Mar. 6, 2001 HOUSTON (March 6, 2001) -- A fourth gene associated with heart muscle disease that also has a link to skeletal and muscle disorders has been identified by researchers at Baylor College of Medicine.
The latest discovery by Dr. Jeffrey A. Towbin, a professor of pediatric cardiology at Baylor, and his research team is reported in the March 6 issue of the journal Circulation. It identifies alpha-dystrobrevin, a cytoskeletal protein, in left ventricular disease. The research also confirms that mutations in the gene G4.5 result in a wide spectrum of heart muscle disease.
"If you have muscle disease, you have muscle disease," Towbin said. "It's intriguing that all of the cardiomyopathy genes lead to skeletal myopathy as well."
In identifying genes associated with structural heart disease, or cardiomyopathy, the Baylor team is focusing on finding the "final common pathway" that links heart muscle disease. Towbin said it is important for physicians to recognize the connection between structural heart disease and skeletal and muscle disorders. "There's this big picture that cardiologists, neurologists, general practitioners, family doctors and pediatricians all need to understand," he said.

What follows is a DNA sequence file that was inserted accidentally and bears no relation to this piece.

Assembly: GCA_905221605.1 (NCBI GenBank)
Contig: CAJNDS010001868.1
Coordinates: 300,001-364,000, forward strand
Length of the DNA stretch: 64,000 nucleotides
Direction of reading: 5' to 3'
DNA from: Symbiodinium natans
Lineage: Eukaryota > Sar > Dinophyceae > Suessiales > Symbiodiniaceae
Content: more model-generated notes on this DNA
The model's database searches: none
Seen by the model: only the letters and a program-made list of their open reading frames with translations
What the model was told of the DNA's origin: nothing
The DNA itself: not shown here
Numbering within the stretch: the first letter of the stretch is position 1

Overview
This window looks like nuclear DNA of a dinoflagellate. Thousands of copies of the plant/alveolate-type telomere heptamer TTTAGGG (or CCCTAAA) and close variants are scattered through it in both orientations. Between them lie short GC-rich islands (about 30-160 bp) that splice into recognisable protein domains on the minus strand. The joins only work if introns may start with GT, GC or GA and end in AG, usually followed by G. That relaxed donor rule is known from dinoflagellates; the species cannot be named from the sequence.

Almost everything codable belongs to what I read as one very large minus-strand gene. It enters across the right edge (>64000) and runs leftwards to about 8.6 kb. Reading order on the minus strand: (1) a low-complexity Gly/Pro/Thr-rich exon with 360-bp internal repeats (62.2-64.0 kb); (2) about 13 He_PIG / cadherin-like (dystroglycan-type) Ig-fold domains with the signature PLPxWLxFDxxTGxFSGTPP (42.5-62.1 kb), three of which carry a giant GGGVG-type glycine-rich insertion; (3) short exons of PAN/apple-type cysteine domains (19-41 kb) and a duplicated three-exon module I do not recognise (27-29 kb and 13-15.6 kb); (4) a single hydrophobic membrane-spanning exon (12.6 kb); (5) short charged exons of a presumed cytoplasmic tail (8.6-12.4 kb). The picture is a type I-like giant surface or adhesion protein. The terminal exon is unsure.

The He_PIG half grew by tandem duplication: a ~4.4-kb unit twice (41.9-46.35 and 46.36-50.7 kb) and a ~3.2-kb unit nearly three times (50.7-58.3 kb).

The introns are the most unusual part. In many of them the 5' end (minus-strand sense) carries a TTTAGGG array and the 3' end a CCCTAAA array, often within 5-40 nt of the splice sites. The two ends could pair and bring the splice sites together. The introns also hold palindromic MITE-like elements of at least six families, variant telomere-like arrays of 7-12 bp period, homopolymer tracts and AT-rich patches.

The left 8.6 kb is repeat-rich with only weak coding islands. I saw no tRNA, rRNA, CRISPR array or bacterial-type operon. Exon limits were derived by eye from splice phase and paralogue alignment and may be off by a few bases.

For example, based on this link between muscle and heart disease, patients with muscular dystrophy should be screened early for heart disease. In the past, muscular dystrophy patients often were sent to a cardiologist after their heart disease had developed to a point where treatment was limited, said Towbin, who also serves as associate chief of pediatric cardiology at Texas Children's Hospital.
"If we can intervene early, before the patient has significant disease and essentially no symptoms, we can support the heart muscle for an extended period of time," he said.
Towbin said each of these gene discoveries is adding to the understanding that heart disease is associated with a complex interaction of proteins.
"In cardiac disease, it's not one gene and one protein that causes the problem. It's many proteins and genes and in most cases, the gene mutations are specific to the individual," he said. "Your mutation is not likely to be the same as anyone else's, except those in your family."
These findings will lead to better patient care, Towbin said, both through new targeted therapies and early intervention when heart muscle disease can be anticipated.
Other members of the research team included Fukiko Ichida, Shinichi Tsubata, Karla R. Bowles, Noriyuki Haneda, Keiichiro Uese, Toshio Miyawaki, W. Jeffrey Dreyer, John Messina, Hua Li and Neil E. Bowles.
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